Under Recep Tayyip Erdogan’s presidency, Turkish journalists have increasingly been badgered, intimidated, threatened, and punished. Now, however, the Turkish government is going after two foreign journalists.
Britons Jake Hanrahan and Philip Pendlebury, working for Vice News, were originally detained in southeast Turkey, along with a translator and a driver, for not having proper identification. But now they’re being accused of “engaging in terror activity” and having connections to ISIS.
It’s not difficult to see why the Turkish government might not want journalists in the area. Kurdish fighters, some backed by the U.S., have been battling ISIS in Iraq for months. While Turkey opposes ISIS, it’s also terrified of emboldened Kurds pushing for an autonomous state in the region. For decades, Ankara has fought a protracted war against Kurdish guerrilla groups in southeastern Turkey. After long trying to avoid being drawn into the conflict against ISIS, Turkey, a U.S. ally, has begun to take action, but it’s fighting against both ISIS and the Kurds, a strange case where, for the Turkish government, the enemy of my enemy might still be my enemy.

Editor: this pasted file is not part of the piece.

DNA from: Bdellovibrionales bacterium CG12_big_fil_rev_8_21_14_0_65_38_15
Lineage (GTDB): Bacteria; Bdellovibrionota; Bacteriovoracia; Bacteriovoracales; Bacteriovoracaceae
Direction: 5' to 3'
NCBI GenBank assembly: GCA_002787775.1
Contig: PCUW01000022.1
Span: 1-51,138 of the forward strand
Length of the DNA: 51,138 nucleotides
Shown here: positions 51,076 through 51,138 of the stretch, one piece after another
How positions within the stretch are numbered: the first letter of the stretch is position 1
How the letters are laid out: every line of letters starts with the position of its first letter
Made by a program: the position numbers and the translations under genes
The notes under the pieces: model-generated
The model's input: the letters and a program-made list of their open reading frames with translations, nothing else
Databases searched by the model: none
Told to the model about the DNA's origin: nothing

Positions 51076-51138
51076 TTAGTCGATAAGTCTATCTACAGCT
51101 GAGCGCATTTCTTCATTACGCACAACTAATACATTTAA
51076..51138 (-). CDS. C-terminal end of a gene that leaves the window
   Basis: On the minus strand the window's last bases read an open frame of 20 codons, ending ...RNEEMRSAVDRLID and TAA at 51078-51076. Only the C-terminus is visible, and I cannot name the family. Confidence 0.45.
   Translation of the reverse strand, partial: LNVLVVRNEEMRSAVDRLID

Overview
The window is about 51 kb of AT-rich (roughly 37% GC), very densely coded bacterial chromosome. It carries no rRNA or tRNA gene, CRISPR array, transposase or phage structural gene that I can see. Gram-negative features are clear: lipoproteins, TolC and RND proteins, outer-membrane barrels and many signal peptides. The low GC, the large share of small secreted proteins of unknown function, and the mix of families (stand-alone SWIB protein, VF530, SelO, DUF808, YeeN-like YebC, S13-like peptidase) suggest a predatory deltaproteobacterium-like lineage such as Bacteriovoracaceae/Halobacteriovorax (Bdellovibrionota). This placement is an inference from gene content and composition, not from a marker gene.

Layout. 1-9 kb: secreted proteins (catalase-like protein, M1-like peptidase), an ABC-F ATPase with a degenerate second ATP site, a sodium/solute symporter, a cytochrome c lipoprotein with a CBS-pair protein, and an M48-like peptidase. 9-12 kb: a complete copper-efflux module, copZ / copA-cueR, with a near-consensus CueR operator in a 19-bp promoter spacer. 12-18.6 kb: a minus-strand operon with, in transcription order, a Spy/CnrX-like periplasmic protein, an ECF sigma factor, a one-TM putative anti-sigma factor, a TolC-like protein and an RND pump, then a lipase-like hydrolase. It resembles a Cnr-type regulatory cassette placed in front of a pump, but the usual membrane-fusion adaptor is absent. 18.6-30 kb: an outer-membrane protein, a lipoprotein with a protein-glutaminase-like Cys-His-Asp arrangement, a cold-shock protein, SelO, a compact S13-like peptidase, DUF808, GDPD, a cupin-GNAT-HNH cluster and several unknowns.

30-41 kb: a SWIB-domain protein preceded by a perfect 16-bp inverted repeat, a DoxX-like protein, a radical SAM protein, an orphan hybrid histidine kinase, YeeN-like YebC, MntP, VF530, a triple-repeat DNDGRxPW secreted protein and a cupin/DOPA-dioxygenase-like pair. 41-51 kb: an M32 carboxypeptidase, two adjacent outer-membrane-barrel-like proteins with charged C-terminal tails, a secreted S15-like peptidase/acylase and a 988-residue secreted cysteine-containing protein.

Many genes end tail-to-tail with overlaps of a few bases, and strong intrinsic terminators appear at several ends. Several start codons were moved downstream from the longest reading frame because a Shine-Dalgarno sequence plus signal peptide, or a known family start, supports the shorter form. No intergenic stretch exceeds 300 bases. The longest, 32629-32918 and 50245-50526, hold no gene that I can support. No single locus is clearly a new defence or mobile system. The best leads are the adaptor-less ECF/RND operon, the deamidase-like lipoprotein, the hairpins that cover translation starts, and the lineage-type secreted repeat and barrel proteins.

And now it seems like the Vice reporters have been caught in the center of it. So far, there appears to be no hard evidence on offer connecting them to ISIS. They have denied any connection, and Vice released a statement labeling the accusations as “baseless and alarmingly false charges.” Based on what’s known right now, the Turkish arrest seem foolish and paranoid at best, and like a dangerous intrusion on journalism at worst.